I live in Dunedin. We feel like our services and high-value jobs are slowly being pulled away (e.g., the funding formula for health services does not work for spread out areas like the Southern District Health Board). I’m sure there are other small cities and regional centres that feel the same. Any comments?

Re services in the provinces, I agree. Efficiencies from IT do not mean that all the centralisation that follows should be to Wellington.

Labour leadership events and links

Leadership contenders’ links:

The election will now proceed, with ballot forms being distributed electronically and by post from Monday 20th October onwards. Voting closes and the result will be announced on Tuesday 18th November.

Upcoming events:

  • 9 am Sunday 19 October – Q & A debate
    @CorinDann lines up the 4 contenders for the Labour leadership for a TV debate… Sunday @TVONENZ at 9
    Our panel: Dr Raymond Miller, @FranOSullivan and @ngar1mu
    Facebook
  • Wellington (Wednesday 22nd October at Wellington Girls College, Pipitea/Murphy Streets starting at 7.30pm)
  • Palmerston North (Thursday 23rd October at the Community Leisure Centre. 569 Ferguson St starting at 7.30pm)

Stuff: ‘Clean’ Labour leadership race: Contenders

Labour’s four leadership contenders are promising a respectful campaign as they vie for the party’s top job.

Grant Robertson, Andrew Little, David Parker and Nanaia Mahuta posed for the media this afternoon ahead of the official “primary” run-off that will see them address 15 hustings meetings, including one online, starting on Wednesday next week

Key Decisions Made About Labour’s Forthcoming Leadership Election

Labour’s New Zealand Council has made the key decisions about the timetable and process around the election of Labour’s Party Leader. The result will be announced on Tuesday 18th November, following a comprehensive and extensive process unique to New Zealand politics but common overseas (see overleaf). Following closure of nominations on Tuesday 14th October, a clear majority of the thousands of participants will receive their ballot papers and vote electronically

There will be 14 hustings meetings for Party members featuring the nominees, with the first part of each meeting open to media :

  • Wellington Wednesday 22nd October, evening
  • Palmerston North Thursday 23rd October, evening
  • Nelson Tuesday 28th October, evening
  • Christchurch Wednesday 29th October, evening
  • Dunedin Thursday 30th October, evening
  • Invercargill Friday 31st October, evening
  • Hawkes Bay Monday 3rd November, evening
  • Tauranga Tuesday 4th November, evening
  • Hamilton Wednesday 5th November, evening
  • New Plymouth Thursday 6th November, evening
  • Whangarei Saturday 8th November
  • Auckland Isthmus Sunday 9th November
  • West Auckland Monday 10th November, evening
  • South Auckland Tuesday 11th November, evening

The elections are governed by rules which are available on Labour’s website, www.labourparty.org.nz. Once nominations are in a Code of Conduct for candidates will be finalised, and the Party will also be making clear its expectations about the behaviour of all Party members.

The resignation of David Cunliffe on 30 September 2014 as the 14th Leader of the Labour Party triggered a Party-wide Leadership Election. Nominations close on October 14th 2014, with the result announced on November 18th 2014.

Here are 10 Key Facts about the Labour Leadership Election:

  1. NZLP is the only significant NZ political party which operates such a comprehensive and democratic process for leadership selection. However, this approach is the norm for NZLP sister parties overseas, and also for some conservative parties.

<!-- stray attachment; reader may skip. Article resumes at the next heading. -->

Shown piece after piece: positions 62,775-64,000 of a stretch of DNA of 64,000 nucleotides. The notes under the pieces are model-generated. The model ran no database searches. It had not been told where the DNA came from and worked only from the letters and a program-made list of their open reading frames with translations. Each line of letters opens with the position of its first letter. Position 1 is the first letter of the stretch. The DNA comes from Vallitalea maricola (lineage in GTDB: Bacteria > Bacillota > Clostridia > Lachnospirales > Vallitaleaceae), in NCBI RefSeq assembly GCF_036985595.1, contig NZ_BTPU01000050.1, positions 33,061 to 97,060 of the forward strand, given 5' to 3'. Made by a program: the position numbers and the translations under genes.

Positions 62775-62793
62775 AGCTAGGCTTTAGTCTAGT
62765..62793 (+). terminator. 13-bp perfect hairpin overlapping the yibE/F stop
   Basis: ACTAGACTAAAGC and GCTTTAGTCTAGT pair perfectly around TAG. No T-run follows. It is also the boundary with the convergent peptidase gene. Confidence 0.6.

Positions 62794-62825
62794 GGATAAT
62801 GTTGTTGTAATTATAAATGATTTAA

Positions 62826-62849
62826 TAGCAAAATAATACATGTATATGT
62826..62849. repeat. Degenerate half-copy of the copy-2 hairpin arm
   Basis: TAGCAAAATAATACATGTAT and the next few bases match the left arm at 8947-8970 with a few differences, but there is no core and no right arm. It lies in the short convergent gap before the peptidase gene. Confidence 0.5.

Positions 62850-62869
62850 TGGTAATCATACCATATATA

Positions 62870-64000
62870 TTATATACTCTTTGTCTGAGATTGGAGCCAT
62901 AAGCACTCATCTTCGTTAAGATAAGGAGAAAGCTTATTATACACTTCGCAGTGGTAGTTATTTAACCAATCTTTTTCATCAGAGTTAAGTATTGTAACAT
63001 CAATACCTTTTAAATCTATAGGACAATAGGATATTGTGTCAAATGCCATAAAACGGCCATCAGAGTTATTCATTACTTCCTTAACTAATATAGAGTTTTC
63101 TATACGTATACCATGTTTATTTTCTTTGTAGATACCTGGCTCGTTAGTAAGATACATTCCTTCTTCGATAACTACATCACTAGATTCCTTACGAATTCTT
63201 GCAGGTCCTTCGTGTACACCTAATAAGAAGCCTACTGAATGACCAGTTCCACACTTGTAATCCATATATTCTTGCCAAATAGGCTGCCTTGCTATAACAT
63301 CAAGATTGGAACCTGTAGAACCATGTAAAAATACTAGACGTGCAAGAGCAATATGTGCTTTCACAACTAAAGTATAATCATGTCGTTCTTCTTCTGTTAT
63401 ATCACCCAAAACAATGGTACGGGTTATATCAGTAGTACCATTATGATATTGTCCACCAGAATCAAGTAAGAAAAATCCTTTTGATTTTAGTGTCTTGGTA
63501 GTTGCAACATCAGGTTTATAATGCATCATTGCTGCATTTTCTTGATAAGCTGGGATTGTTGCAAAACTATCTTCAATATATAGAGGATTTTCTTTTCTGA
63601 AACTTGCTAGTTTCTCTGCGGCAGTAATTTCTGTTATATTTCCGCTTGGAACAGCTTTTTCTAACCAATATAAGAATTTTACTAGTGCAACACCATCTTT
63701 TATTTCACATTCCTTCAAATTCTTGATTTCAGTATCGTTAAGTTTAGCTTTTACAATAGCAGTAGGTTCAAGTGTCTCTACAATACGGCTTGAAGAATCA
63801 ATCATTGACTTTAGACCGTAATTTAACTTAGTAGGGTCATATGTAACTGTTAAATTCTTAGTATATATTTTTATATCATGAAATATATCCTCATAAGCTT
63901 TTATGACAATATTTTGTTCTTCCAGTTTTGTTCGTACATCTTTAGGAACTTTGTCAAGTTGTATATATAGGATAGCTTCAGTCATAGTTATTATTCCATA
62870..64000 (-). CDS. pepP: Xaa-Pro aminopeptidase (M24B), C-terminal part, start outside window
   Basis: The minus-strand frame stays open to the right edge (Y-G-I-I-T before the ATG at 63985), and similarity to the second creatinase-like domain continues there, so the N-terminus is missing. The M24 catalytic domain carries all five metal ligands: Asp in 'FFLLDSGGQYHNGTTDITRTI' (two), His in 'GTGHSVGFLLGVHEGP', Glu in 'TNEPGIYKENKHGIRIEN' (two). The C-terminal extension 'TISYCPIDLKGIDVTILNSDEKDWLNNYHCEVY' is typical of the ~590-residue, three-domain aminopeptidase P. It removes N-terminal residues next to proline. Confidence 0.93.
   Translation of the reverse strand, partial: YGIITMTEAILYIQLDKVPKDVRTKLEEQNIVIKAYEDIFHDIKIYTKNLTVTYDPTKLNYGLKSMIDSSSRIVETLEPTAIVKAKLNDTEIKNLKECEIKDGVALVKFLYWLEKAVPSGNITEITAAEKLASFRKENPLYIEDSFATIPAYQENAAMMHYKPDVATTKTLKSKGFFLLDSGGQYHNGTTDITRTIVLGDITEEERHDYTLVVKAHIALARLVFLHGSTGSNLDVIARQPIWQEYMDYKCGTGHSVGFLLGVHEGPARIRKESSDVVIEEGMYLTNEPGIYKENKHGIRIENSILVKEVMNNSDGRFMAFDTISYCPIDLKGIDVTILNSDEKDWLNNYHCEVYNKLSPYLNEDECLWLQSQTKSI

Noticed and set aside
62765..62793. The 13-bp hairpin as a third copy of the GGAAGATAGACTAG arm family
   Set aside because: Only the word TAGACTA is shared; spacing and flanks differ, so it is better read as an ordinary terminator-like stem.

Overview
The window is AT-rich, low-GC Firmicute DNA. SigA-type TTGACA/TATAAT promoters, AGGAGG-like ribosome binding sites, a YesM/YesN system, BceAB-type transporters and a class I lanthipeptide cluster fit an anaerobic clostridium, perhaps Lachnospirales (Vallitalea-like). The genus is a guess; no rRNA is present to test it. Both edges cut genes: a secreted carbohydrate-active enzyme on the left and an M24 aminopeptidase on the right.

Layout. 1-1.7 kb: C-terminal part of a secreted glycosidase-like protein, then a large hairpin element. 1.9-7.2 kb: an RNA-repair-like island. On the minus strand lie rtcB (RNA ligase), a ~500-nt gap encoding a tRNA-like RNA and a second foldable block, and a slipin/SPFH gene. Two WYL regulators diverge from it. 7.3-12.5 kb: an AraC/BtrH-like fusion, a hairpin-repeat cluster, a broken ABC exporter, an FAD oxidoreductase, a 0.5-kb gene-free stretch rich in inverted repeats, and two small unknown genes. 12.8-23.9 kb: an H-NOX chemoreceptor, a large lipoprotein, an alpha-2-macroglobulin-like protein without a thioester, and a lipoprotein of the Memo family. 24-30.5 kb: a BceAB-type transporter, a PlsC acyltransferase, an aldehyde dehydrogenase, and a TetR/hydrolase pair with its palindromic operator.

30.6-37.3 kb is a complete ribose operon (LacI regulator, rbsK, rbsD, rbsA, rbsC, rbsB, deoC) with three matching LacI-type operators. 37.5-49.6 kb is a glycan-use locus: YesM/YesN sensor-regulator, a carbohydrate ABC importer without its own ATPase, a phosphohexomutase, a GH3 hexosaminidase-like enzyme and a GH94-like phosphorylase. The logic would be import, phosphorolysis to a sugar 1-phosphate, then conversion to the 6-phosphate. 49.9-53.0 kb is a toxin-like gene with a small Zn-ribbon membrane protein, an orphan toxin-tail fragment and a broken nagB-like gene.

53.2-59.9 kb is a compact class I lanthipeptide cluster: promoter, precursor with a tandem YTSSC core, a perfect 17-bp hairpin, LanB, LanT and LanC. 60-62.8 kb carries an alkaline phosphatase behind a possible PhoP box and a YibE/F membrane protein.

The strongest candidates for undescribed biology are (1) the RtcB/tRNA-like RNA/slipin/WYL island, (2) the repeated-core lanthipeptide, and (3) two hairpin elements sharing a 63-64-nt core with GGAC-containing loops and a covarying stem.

2. The Leader of the Parliamentary Party is the political leader of the Party, so it is rational that all sections of the organisation should have a say in their election.
  3. The NZLP adopted this system in 2012 following a significant organisational review.  Our agreed approach has given Caucus a more significant voting power than many other systems, and also factors in a separate affiliate voting section. The combination of these two factors differentiates our approach from that of the Australian Labor Party and the UK Labour Party.
  4. The election operates through a three-section College, comprising Caucus, Party members and affiliates. Each vote in each section has individual weighting, and each voter has the same choice of candidates (ordered in a fully randomised manner).  The affiliate vote is divided between the Party’s seven affiliates in proportion to the registered total affiliate numbers (see footnote page 3 of the Rules).
  5. Affiliates all adopt the approach of utilising their internal democratic processes to generate their voting body, which in general means their elected Conference delegates. The Service and Food Workers Union have a different decision-making process, which means that they have adopted a system in which members can vote in person at any of the Leadership Election Husting Meetings.
  6. In 2014 the Party is adopting the option of default emailing out voting papers, and only posting to members with no email address, or upon request. In 2013 the voting papers were posted out, but the fact that 47.24% of members still elected to vote online encouraged us to take this step.
  7. The Election has three levels of Rules – the key constitutional clauses mandating the system and the trigger used (agreed by Conference), the Election Rules for the Parliamentary Labour Party Leadership Elections (agreed by Council), and the Code of Conduct (agreed by the Leadership Election Advisory Group). The General Secretary of the Party usually acts as Returning Officer, and is in this case. Deputy Returning Officers may be appointed by him or her.
  8. The Leadership Election is administered by electionz.com, a Christchurch-based company which has conducted over 1,800 elections and processed over 25 million votes in the past 13 years.